Eighty percent of customers who want to hear from a restaurant say that they want to learn about discounts and special offers, according to data compiled by Deloitte.

But that doesn’t mean that they will actually be saving money by ordering online. Ordering via a mobile app or the internet tends to increase a customer’s spending by 20 percent, according to Deloitte data. For fast food restaurants like Burger King, that number jumps to 26 percent.

This isn’t the first time that Burger King, owned by Restaurant Brands International, has used a stunt to promote its food. This year alone, the burger maker staged a car fire for Good Samaritan Day, created Whopper doughnuts for National Doughnut Day and launched a sandwich to celebrate the Royal Wedding.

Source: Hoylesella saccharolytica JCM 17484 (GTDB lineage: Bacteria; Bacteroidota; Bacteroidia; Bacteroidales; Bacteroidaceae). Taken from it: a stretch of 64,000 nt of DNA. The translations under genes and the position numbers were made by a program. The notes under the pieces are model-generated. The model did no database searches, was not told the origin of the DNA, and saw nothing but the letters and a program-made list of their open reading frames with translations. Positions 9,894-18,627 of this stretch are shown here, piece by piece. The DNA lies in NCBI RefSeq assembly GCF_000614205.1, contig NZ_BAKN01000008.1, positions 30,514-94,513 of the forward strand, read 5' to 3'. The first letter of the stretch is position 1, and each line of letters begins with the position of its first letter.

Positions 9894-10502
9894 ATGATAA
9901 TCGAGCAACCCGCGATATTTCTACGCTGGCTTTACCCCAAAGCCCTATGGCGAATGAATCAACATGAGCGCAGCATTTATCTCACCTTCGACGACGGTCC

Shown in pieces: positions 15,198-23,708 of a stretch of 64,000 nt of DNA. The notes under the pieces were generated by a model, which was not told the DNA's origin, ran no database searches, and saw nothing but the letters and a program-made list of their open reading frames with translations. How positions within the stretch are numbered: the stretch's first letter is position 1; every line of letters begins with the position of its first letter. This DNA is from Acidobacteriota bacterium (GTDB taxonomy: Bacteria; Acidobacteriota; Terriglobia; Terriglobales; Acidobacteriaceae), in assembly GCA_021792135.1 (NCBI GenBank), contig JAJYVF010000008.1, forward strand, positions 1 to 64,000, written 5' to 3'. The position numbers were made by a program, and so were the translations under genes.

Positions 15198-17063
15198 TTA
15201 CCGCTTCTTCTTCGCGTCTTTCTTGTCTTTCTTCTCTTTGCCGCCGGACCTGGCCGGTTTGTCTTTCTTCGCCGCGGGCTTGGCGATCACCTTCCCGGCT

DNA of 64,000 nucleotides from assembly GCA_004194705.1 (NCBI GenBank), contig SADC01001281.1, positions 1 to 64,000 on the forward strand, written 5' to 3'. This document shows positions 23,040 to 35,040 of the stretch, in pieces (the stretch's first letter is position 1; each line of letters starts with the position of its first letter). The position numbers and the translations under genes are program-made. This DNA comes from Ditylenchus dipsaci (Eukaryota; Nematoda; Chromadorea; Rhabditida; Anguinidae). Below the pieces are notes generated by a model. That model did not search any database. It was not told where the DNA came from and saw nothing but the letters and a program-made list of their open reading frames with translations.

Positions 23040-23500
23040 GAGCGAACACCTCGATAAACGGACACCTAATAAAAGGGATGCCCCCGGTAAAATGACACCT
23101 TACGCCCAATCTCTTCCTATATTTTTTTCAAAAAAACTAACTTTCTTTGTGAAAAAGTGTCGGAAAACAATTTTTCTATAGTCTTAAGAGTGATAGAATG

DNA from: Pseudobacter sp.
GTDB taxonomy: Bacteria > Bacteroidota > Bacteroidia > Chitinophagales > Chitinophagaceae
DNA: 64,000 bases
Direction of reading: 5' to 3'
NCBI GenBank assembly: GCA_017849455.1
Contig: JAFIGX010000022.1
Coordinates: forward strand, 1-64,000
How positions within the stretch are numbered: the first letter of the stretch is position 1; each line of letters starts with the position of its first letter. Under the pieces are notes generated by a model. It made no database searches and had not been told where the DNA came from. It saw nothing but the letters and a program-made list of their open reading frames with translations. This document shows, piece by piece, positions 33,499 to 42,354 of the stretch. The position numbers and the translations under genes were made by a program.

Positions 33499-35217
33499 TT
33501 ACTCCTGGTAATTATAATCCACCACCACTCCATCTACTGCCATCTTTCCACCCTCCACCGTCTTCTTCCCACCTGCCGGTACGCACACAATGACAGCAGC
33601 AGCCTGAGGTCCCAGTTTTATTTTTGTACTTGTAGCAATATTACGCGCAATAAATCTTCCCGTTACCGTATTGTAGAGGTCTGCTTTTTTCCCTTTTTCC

It also has a long history of mocking its archrival.

In April, the Miami-based chain released an advertising campaign that showed former McDonald’s executives owned grills. (Burger King grills its burgers, while McDonald’s cooks its burgers on a flat-top griddle.) Another advertising campaign compared Ronald McDonald to Pennywise, the murderous clown from Stephen King’s “It.”

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